The quality of the games was not the best, both sides struggling with poor passes and lack of creativity up front. The difference was that Udinese finally could secure a win on a relatively poor day at work, which was totally absent under Guidolin’s regime. Is this the so called “Strama effect” we are witness to?

Andrea Stramaccioni (Strama) was appointed to new Udinese coach as Guidolin retired into the dark corners at Friuli as a director to oversee the club portfolio to Udinese. His assistant team was allowed to stay until their contract expired and Strama was allowed to bring in his own team. One of the notable signings was former Inter player, Dejan Stankovic. My first impression was that this could be a very smart signing, mostly due to Strama’s experience with young players. Also, this is a coach for the future and he will be given time in Udinese to develop further and thus sticking around for a while. I am a firm believer in consistency and patient in a clubs coaching team, even in struggling times!

Nobody expects too much of Strama in the début season. The squad remains almost the same; the only difference is that Pereyra left to Juventus and Basta to Lazio. We signed some young prospects and got a few back from loan. The good thing is that the squad remained intact and you may argue that Udinese would have to make new signings in order to improve from last season’s poor performance. I don’t believe in that for two main reasons;

  1. There is still quality within the team in order to fight for a top 7 position.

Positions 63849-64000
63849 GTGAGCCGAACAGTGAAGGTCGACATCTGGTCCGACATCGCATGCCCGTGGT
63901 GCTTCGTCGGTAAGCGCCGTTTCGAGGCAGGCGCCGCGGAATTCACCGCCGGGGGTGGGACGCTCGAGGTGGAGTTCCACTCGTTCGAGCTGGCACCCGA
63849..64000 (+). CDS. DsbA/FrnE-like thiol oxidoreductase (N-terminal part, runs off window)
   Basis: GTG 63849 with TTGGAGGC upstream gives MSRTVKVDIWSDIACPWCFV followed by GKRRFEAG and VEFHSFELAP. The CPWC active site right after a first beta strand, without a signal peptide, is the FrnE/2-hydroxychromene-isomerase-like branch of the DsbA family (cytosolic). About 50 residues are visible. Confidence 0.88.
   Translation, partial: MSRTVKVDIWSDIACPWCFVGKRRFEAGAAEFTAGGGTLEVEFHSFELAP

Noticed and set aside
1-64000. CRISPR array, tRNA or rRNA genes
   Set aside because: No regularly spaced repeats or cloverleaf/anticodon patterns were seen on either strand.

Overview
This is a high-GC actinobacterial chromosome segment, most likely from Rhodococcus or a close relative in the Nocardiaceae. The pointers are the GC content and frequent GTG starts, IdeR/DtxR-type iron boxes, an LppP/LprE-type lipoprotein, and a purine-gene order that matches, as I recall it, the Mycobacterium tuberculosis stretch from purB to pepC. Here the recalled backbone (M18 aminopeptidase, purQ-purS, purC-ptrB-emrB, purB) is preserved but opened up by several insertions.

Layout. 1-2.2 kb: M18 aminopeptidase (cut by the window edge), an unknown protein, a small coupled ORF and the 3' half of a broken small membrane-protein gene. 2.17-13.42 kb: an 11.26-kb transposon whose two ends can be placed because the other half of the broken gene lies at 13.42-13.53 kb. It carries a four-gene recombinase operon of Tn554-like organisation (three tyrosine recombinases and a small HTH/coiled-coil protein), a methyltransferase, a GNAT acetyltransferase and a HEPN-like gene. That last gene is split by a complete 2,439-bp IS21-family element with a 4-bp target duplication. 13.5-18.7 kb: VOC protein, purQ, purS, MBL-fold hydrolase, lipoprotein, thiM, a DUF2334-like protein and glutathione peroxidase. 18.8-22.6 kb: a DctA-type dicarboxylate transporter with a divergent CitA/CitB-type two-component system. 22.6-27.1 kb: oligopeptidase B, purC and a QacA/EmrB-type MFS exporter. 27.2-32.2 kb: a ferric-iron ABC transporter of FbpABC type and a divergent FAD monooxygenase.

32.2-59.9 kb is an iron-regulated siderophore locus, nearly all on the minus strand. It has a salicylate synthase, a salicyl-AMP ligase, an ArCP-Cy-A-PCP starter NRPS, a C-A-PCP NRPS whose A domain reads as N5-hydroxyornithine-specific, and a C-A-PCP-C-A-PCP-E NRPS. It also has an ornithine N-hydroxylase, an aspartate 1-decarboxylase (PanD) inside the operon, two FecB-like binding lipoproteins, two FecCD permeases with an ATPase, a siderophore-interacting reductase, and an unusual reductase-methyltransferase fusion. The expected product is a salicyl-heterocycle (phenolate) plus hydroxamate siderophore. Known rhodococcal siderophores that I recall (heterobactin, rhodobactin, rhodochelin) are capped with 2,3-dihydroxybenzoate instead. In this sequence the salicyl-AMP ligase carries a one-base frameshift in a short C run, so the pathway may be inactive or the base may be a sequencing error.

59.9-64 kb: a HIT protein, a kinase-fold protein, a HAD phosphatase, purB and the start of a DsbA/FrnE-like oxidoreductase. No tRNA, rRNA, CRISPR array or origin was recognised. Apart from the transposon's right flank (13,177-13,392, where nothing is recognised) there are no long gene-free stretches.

2. Udinese is in no financial position to purchase top rated established players in order to justify a previous poor season.

So why have Strama managed to guide Udinese to a third position after 5 matches? Of course there are some teams that have performed below expectation, but in the end of the day it doesn’t matter. You have to win your matches regardless others’ performance! Below I have listed some old tweets, mainly from pre-season that can explain some of the success so far.

The pre-season creates basis foundation with respect to strength and conditioning. Previous season it may seem that we have not been fit and we have been struggling with minor injuries. The things go hand in hand. If your fitness level is good, then you are less likely to contract minor injuries, muscle soreness, etc. It also allows you to start the season with oxygen capacity needed to last 90+ minutes. This has been the case so far. Udinese has been able to run for 90+ minutes and thus been able to maintain solid defensive work throughout the entire match. This is probably the most notable change from previous season.

The two posts here are related to the midfield. Previously the defensive contribution in the midfield came from Allan. In that respect he was more or less like a lonely rider in the midfield and it was easy to flank us on both sides. Strama has adopted a “flat 3” in the midfield where Allan is the anchor and Badu and Guilherme are helping him. Guilherme is a new signing and I was somewhat worried that he would turn out like Willians, but luckily he is more or less a copy of Inler. With a flat 3 doing all the grunt work in the midfield, we can allow ourselves to have 3 on top with either 2 strikers and a playmaker or with 2 offensive midfielders with a lone striker. So far both works!